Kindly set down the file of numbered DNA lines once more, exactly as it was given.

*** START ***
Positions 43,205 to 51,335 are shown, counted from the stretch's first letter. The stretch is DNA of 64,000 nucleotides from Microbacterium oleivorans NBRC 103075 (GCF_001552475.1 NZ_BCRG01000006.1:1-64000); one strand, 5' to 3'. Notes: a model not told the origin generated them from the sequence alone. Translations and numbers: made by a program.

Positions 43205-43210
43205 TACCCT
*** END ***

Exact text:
Positions 43,205 to 51,335 are shown, counted from the stretch's first letter. The stretch is DNA of 64,000 nucleotides from Microbacterium oleivorans NBRC 103075 (GCF_001552475.1 NZ_BCRG01000006.1:1-64000); one strand, 5' to 3'. Notes: a model not told the origin generated them from the sequence alone. Translations and numbers: made by a program.

Positions 43205-43210
43205 TACCCT